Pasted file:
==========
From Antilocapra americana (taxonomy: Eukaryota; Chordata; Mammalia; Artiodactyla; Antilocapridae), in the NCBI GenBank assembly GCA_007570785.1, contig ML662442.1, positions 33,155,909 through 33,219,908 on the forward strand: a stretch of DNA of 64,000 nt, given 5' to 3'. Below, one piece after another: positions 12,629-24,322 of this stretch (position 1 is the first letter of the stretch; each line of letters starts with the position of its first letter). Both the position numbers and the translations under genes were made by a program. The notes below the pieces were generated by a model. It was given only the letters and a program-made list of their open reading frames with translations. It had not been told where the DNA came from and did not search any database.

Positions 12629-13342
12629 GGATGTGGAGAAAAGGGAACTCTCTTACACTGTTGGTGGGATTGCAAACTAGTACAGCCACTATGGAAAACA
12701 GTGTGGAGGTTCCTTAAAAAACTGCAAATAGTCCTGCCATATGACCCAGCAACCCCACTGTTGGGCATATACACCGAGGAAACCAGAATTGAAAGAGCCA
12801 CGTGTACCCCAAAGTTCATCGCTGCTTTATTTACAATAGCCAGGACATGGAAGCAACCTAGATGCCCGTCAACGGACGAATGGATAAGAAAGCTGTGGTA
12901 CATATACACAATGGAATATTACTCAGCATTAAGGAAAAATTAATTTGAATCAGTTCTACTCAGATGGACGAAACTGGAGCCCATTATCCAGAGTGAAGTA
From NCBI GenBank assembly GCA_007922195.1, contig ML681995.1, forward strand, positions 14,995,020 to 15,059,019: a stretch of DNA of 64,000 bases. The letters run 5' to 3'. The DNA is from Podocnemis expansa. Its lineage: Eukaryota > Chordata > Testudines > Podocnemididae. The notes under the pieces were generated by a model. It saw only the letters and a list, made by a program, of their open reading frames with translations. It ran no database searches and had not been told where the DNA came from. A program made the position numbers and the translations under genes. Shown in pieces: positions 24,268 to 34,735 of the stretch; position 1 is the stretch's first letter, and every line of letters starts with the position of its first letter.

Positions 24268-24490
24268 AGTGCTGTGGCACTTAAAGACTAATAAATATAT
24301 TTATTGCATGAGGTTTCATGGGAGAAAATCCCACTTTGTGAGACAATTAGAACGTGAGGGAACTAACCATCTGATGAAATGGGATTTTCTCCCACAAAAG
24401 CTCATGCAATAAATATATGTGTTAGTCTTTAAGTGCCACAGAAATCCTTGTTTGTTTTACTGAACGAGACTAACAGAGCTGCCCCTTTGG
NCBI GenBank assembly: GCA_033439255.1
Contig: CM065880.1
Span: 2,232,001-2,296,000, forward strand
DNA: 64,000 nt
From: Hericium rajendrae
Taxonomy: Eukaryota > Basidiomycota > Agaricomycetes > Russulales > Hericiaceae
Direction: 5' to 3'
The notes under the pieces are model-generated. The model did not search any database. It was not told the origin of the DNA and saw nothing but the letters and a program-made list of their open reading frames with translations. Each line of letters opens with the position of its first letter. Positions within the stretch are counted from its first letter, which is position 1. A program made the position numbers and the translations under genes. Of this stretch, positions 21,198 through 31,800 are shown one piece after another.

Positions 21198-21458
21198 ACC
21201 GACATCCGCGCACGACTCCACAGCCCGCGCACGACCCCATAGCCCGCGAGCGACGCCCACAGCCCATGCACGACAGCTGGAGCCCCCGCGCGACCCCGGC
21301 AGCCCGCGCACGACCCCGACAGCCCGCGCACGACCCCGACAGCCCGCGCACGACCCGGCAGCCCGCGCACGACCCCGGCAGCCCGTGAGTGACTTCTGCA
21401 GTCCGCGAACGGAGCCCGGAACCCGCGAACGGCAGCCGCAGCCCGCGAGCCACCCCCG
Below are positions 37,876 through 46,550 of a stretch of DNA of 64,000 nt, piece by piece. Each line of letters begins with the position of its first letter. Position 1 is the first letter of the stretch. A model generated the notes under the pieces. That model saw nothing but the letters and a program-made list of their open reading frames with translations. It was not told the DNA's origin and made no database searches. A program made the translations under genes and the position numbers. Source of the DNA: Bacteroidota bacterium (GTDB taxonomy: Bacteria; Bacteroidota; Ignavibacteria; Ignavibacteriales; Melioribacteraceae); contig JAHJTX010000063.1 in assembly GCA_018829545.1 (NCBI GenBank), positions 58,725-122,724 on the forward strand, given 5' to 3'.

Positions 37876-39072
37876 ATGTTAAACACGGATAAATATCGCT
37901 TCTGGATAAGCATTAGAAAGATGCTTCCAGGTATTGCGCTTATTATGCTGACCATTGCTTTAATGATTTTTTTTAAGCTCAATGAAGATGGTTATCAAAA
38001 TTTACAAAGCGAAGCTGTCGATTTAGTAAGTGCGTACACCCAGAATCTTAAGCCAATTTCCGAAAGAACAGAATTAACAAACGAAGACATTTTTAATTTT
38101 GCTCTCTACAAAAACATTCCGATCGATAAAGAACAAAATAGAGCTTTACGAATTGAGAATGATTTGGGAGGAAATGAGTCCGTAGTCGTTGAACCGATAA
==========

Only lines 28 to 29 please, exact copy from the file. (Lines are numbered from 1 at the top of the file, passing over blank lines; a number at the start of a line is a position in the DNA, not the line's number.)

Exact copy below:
37901 TCTGGATAAGCATTAGAAAGATGCTTCCAGGTATTGCGCTTATTATGCTGACCATTGCTTTAATGATTTTTTTTAAGCTCAATGAAGATGGTTATCAAAA
38001 TTTACAAAGCGAAGCTGTCGATTTAGTAAGTGCGTACACCCAGAATCTTAAGCCAATTTCCGAAAGAACAGAATTAACAAACGAAGACATTTTTAATTTT